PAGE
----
Cross-well monitoring is an approach to monitoring changes in reservoir saturation. This technique is an outgrowth of radar experiments conducted in the early 1970s. See Michael Wilt, Exploring Oil Fields with Crosshole Electromagnetic Induction, SCIENCE AND TECHNOLOGY REVIEW, August 1996 (available at <http://www.llnl.gov/str/Wilt.htm>); See also Q. Zhou et al., Reservoir Monitoring with Interwell Electromagnetic Imaging, SPWLA FORTIETH ANNUAL LOGGING SYMPOSIUM, May 30Jun. 3, 1999. With this technique, a transmitter is deployed in one well and a receiver is deployed in a second well. At the receiver borehole, the receiver detects components of the transmitted and induced currents for determination of the reservoir characteristics between the wells.

This approach has been studied for wells with fiberglass casing. The technique was used to monitor water-saturation changes in heavy oil zones undergoing steam flooding. See Michael Wilt et al., Crosshole electromagnetic topography: A new technology for oil field characterization, THE LEADING EDGE, March 1995, at 173-77. However, this technique is presently limited to closely spaced wells with either open-hole completions or cased with insulating composites. The disadvantages of these systems include the fragility and expense of fiberglass casing, making the technique impractical for use in production wells. Moreover, drilling a special well for monitoring is very expensive and therefore rarely done.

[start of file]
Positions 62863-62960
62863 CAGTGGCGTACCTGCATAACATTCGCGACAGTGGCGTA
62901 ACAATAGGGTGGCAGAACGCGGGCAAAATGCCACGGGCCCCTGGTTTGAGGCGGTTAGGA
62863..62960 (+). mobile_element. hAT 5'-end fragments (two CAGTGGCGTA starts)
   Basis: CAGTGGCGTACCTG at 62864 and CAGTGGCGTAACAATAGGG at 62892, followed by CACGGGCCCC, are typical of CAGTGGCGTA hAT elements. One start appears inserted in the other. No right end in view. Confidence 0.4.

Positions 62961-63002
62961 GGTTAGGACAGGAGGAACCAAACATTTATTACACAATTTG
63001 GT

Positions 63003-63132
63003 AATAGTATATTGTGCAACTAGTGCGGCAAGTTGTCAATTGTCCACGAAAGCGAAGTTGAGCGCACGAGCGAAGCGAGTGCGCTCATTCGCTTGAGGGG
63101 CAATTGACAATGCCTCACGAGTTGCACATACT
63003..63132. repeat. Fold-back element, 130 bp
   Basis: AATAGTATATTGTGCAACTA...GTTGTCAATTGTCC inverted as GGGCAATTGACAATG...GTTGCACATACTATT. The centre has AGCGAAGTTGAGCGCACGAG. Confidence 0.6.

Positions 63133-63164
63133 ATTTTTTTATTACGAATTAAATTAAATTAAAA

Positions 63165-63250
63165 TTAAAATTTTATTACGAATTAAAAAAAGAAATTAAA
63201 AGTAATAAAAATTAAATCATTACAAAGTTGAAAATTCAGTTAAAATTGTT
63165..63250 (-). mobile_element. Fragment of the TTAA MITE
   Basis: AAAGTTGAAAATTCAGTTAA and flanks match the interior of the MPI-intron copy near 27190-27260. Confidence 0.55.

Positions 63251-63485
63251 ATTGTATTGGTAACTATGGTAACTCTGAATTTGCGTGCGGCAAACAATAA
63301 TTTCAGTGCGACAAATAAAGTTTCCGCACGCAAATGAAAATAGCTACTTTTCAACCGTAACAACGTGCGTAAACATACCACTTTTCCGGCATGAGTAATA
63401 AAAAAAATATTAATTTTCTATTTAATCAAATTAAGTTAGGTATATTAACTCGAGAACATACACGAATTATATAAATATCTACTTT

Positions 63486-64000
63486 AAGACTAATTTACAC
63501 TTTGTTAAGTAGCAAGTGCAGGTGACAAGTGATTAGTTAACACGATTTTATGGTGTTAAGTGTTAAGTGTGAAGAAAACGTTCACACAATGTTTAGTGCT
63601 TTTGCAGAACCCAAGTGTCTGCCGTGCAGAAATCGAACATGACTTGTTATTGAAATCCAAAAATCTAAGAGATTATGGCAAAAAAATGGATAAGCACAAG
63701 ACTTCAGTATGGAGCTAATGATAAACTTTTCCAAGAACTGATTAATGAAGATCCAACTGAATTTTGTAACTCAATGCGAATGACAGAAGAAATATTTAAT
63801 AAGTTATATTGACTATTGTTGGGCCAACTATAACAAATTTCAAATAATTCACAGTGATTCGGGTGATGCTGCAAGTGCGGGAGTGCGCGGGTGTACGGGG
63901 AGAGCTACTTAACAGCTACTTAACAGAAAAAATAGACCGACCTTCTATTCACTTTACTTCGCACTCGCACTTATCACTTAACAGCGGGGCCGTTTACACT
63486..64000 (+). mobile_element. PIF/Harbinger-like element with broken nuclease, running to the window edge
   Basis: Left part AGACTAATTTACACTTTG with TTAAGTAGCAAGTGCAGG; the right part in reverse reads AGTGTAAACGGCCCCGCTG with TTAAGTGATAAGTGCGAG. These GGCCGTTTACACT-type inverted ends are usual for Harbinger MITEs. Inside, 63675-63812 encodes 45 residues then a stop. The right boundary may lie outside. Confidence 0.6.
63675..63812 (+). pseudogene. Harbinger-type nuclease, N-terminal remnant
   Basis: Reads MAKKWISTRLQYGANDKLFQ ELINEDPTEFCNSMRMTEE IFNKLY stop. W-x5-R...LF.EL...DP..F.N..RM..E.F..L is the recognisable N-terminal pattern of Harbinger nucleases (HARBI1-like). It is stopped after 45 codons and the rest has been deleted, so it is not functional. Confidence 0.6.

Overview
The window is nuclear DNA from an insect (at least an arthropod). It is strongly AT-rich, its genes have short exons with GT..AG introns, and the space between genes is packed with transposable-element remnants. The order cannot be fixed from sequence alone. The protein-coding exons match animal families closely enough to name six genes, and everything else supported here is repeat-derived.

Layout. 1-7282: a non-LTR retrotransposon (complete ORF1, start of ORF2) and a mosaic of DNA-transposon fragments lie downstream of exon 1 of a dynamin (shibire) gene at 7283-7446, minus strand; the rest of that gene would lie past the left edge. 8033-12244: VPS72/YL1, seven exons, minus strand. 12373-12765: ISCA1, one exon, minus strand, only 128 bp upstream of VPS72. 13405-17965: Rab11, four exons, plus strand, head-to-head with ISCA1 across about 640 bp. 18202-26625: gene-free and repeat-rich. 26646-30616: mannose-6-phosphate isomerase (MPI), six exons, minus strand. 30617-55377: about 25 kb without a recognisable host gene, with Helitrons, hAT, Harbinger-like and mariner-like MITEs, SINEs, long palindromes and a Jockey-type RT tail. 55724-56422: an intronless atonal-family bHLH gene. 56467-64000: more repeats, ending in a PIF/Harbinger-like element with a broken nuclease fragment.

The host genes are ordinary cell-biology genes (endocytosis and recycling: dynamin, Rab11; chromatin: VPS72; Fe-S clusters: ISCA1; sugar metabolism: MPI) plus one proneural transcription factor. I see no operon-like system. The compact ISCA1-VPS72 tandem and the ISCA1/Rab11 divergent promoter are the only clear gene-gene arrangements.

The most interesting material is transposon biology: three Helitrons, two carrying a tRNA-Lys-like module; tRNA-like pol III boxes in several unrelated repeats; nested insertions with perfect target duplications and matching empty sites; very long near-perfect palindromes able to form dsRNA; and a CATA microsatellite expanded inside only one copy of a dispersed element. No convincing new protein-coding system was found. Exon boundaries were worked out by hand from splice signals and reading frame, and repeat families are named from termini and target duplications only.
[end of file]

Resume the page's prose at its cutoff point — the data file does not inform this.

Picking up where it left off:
Another proposal for surveying and monitoring a reservoir is to deploy electrodes on the exterior of the casing. U.S. Pat. No. 5,642,051 (assigned to the present assignee) describes a casing, which has external insulation, electrodes, and cables for use in the completion. Its disadvantages include: the fragility of the external hardware and cable, the difficulty of running a complex completion into the well, the logistics of running a wire outside of the casing from surface to downhole, the inability to repair damaged or malfunctioning components, the difficulty to guarantee a hydraulic seal between the casing and the formation with external cables present, the possibility of cross-talk between these cables, the difficulty to place preamplifiers and other electronics near the electrodes, electrode impedance effects, and the influence of the cement annulus on resistivity.